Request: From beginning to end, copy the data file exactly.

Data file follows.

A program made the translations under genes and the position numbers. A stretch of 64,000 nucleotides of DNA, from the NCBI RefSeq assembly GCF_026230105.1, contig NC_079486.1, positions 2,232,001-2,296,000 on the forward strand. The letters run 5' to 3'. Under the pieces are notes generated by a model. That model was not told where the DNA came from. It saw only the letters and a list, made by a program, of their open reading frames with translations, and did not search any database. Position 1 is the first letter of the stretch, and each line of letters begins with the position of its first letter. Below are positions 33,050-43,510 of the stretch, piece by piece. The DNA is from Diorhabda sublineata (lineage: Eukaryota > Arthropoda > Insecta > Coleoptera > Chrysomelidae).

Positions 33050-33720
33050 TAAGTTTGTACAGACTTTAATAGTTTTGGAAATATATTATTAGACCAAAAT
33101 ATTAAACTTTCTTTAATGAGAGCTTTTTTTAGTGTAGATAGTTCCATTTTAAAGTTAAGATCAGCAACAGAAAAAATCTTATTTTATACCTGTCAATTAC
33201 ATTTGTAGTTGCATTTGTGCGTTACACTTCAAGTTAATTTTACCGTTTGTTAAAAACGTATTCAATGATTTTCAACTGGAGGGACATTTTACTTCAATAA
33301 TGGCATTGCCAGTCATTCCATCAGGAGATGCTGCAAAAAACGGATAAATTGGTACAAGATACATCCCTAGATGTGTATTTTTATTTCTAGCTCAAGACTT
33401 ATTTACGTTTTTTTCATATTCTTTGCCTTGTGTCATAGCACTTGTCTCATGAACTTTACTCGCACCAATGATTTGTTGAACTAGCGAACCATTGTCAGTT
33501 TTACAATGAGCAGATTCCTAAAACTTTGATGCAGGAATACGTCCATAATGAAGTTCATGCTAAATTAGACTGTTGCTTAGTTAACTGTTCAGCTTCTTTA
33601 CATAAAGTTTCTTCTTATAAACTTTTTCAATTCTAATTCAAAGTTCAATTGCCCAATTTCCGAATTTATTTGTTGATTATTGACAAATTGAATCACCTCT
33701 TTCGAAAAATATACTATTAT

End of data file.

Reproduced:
A program made the translations under genes and the position numbers. A stretch of 64,000 nucleotides of DNA, from the NCBI RefSeq assembly GCF_026230105.1, contig NC_079486.1, positions 2,232,001-2,296,000 on the forward strand. The letters run 5' to 3'. Under the pieces are notes generated by a model. That model was not told where the DNA came from. It saw only the letters and a list, made by a program, of their open reading frames with translations, and did not search any database. Position 1 is the first letter of the stretch, and each line of letters begins with the position of its first letter. Below are positions 33,050-43,510 of the stretch, piece by piece. The DNA is from Diorhabda sublineata (lineage: Eukaryota > Arthropoda > Insecta > Coleoptera > Chrysomelidae).

Positions 33050-33720
33050 TAAGTTTGTACAGACTTTAATAGTTTTGGAAATATATTATTAGACCAAAAT
33101 ATTAAACTTTCTTTAATGAGAGCTTTTTTTAGTGTAGATAGTTCCATTTTAAAGTTAAGATCAGCAACAGAAAAAATCTTATTTTATACCTGTCAATTAC
33201 ATTTGTAGTTGCATTTGTGCGTTACACTTCAAGTTAATTTTACCGTTTGTTAAAAACGTATTCAATGATTTTCAACTGGAGGGACATTTTACTTCAATAA
33301 TGGCATTGCCAGTCATTCCATCAGGAGATGCTGCAAAAAACGGATAAATTGGTACAAGATACATCCCTAGATGTGTATTTTTATTTCTAGCTCAAGACTT
33401 ATTTACGTTTTTTTCATATTCTTTGCCTTGTGTCATAGCACTTGTCTCATGAACTTTACTCGCACCAATGATTTGTTGAACTAGCGAACCATTGTCAGTT
33501 TTACAATGAGCAGATTCCTAAAACTTTGATGCAGGAATACGTCCATAATGAAGTTCATGCTAAATTAGACTGTTGCTTAGTTAACTGTTCAGCTTCTTTA
33601 CATAAAGTTTCTTCTTATAAACTTTTTCAATTCTAATTCAAAGTTCAATTGCCCAATTTCCGAATTTATTTGTTGATTATTGACAAATTGAATCACCTCT
33701 TTCGAAAAATATACTATTAT